This project will fundamentally change the passenger screening experience. Where today our passengers queue in an area exposed from above, the redevelopment of the terminal will include a new enclosed security area and a much-improved process, which could become the new prototype for airport screening in the U.S. Not only will this screening area include the latest technology (hopefully including CTX scanners), it will also eliminate the need to queue in a long line. Instead, passengers will be assigned to enclosed areas that relate to pairs of lanes where they will wait with 20 to 30 people in a secure, private space. This also gives TSA the ability to make risk-based assignments, which could improve the efficiency of their screening activities.

Once through security, a passenger will be able to walk to the Concourse A gates, or descend into what I believe will be a remarkable post-security area of concessions and experiential opportunities on their way to the train to the concourses.

Our team is putting tremendous care and consideration into how each element of the terminal affects the overall passenger experience. We are confident that, when this project is completed in 2021, Denver will offer one of the most efficient and enjoyable passenger experiences in the country.


The Great Hall contract represents Denver city government’s first major public-private partnership for a city-owned building. Is PPP now the best formula for airport management?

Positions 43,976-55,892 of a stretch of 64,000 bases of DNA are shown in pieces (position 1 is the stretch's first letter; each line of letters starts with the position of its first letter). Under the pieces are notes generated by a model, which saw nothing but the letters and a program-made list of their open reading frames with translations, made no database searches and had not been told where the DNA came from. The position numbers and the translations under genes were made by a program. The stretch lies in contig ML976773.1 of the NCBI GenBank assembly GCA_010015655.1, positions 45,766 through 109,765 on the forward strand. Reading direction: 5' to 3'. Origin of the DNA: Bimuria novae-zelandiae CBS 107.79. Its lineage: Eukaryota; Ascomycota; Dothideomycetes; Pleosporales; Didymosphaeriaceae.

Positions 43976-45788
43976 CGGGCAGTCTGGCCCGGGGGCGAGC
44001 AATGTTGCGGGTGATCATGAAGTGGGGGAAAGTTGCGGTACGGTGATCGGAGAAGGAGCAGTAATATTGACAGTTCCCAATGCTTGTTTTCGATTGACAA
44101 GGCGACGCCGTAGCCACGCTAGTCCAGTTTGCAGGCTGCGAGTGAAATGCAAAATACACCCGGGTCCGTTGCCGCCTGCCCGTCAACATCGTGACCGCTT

There is no one model that is the best for all projects, but this unique project lends itself to this delivery method. The remodelling of our terminal will be implemented while we maintain 24/7 operations. This requires a complex phasing scheme, which leads to the value of a single firm designing and building the project and taking on the risk of on-time and on-budget delivery. At the same time, we are looking for an enhanced concessions and passenger experience, so we looked to industry to find expertise that could transform our terminal. After their success at Heathrow and other places, Ferrovial will lead this transformation and operate the concessions for the subsequent 30 years, contributing their management expertise to our team. Clearly airports have limited resources, and putting a P3 partner’s money to work helps us to use our capital for other programmes, but this was not the driver for us. We wanted outside expertise in development and operations, as well as the risk transfer on cost and schedule.  This was the right formula for this specific project.


Denver International Airport is the sixth-busiest airport in the United States with 58.3 million passengers, and last July was the airport’s busiest month in Denver aviation history. The data is clear and the figures are expected to grow. How will you combine this growth in traffic with investment in sustainability? What are DIA’s sustainability objectives for the coming future?